Post-operative communication needs of hysterectomy patients in Australia

Summary

Health affects us all and often requires us to make decisions about the kind of care we wish to receive. But the medical arena is full of scientific jargon and ‘taboo’ topics, meaning many may struggle to get the information they need when they need it most. One example in Australia is of women undergoing hysterectomy.

Hysterectomy – a complex surgery involving the removal of the uterus – is one of the most common gynaecological procedures performed worldwide. Approximately 30,000 women undergo hysterectomies in Australia annually (AIHW, n.d.). Like any surgery, hysterectomy comes with risks of short- and long-term adverse outcomes, which can be significant and costly for patients, the health care system, and society. However, doctor-patient communication tends to cease after the immediate post-surgical period of care, ironically when many questions begin to arise for patients.

Studies spanning over 20 years show women are not adequately informed to cope post-surgery (Scriven & Tucker, 1997; Gercek et al., 2016). Recent studies suggest an ongoing and unmet need for education and effective communication to help empower women during the decision-making process, and in turn enable them to assist other women (Bossick, et al., 2018). Is there a role for science communication practices in the medical context? Among other things, this thesis aims to explore the potential for different science communication models of engagement to address the unmet needs of women in this neglected space.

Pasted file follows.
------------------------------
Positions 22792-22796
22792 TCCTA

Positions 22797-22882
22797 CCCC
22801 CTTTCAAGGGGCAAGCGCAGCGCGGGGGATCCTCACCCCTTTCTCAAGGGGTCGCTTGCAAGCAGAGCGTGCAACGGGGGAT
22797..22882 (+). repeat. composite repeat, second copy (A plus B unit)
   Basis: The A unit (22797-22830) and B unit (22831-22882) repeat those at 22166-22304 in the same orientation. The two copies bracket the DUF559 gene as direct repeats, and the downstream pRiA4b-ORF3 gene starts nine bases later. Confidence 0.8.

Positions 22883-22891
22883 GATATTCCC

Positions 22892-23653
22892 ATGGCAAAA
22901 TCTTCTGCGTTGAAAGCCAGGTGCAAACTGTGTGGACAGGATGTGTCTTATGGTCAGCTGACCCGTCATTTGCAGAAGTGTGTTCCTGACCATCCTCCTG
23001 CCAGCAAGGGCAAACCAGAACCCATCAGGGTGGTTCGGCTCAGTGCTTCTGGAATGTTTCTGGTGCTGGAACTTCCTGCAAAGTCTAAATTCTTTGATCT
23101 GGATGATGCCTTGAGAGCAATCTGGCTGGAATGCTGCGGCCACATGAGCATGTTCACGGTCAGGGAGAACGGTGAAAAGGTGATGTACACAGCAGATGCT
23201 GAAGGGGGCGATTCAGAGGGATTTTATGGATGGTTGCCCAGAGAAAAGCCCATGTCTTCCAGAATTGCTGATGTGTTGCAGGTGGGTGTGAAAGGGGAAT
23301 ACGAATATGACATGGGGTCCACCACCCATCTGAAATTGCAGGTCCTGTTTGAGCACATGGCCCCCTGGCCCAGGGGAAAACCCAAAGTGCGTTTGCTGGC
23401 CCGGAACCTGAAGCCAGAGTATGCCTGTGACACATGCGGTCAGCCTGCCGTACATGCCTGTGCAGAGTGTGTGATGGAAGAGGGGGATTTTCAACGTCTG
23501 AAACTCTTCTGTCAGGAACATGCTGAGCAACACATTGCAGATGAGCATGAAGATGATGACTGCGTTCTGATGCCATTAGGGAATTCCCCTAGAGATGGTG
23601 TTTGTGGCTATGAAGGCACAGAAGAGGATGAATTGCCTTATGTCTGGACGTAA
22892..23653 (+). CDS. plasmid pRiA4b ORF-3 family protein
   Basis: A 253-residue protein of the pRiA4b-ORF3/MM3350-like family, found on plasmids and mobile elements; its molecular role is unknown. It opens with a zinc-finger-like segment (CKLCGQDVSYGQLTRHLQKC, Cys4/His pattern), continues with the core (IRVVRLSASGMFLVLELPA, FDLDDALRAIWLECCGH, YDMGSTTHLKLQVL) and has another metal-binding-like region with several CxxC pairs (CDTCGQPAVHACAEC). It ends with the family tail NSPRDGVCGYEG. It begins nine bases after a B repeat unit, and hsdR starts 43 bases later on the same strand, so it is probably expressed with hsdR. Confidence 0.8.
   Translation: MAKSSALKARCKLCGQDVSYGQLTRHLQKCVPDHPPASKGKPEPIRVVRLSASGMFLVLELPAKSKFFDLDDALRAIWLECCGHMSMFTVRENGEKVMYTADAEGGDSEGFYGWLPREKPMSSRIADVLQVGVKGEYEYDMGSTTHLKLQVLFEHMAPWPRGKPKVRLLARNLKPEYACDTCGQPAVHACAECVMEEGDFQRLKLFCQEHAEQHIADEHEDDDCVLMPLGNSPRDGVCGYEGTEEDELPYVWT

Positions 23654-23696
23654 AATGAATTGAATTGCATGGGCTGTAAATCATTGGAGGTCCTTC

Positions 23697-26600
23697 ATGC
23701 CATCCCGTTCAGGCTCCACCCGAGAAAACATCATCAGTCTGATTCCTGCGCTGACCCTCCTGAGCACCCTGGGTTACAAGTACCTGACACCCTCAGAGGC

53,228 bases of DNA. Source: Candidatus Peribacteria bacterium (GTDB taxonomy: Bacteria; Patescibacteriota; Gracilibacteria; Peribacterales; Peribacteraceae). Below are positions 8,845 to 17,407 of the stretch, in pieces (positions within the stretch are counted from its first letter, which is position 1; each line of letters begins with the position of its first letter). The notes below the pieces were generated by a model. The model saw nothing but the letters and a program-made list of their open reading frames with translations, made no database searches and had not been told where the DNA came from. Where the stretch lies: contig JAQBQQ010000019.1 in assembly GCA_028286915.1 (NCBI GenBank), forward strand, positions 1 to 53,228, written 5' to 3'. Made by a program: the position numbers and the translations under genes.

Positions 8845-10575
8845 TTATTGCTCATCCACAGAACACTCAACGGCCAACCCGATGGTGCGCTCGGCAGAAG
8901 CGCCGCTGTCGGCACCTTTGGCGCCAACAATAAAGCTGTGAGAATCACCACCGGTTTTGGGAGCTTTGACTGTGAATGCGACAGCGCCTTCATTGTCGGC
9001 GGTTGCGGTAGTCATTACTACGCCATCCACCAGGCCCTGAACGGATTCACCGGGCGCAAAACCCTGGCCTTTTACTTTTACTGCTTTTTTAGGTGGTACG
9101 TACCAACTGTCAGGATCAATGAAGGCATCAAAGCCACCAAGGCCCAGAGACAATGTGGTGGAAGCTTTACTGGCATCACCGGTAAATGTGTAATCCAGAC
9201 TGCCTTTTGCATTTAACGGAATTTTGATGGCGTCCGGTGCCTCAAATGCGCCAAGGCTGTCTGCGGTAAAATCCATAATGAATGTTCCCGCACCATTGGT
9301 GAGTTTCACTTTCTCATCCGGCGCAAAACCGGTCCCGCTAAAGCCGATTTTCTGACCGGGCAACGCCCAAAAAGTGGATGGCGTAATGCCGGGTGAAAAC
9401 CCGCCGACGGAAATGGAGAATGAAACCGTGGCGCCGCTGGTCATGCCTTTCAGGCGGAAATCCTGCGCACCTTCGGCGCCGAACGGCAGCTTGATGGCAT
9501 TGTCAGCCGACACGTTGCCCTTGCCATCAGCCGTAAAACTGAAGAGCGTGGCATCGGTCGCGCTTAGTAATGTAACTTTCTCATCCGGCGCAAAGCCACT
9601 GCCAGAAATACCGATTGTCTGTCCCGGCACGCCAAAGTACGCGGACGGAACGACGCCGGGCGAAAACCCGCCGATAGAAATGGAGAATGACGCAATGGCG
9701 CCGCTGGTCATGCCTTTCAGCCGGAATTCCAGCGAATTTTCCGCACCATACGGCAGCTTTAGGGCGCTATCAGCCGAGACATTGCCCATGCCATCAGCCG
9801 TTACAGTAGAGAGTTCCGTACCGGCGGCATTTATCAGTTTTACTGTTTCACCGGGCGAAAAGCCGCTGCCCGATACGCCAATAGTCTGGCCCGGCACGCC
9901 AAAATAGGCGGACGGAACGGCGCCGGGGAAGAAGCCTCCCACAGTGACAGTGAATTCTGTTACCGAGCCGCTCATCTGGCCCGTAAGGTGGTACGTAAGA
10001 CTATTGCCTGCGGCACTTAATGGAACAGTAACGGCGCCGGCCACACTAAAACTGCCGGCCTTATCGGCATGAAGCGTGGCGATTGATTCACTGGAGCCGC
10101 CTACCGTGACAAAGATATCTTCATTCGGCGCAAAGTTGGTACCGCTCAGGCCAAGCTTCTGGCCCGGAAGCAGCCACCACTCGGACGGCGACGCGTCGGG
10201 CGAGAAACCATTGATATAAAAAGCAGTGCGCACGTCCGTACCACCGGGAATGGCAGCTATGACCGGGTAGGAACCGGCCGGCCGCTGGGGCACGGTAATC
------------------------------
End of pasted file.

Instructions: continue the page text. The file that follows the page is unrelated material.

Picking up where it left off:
More information: https://science.anu.edu.au/news-events/news/its-not-having-your-appendix-out-why-communication-matters-women-having#

Bibliography

Australian Institute of Health and Welfare (AIHW). (n.d.). Procedures data cubes. https://www.aihw.gov.au/reports/hospitals/procedures-data-cubes/contents...

Bossick, A. S., Sangha, R., Olden, H., Alexander, G. L., & Wegienka, G. (2018). Identifying what matters to hysterectomy patients: Postsurgery perceptions, beliefs, and experiences. Journal of Patient-Centered Research and Reviews, 5(2), 167–175.

Gercek E., Dal, N. A., Dag, H., Senveli, S. (2016). The information requirements and self-perceptions of Turkish women undergoing hysterectomy. Pakistan Journal of Medical Sciences, 32(1), 165–170.
Scriven, A., & Tucker, C. (1997). The quality and management of written information presented to women undergoing hysterectomy. Journal of Clinical Nursing, 6(2), 107–113.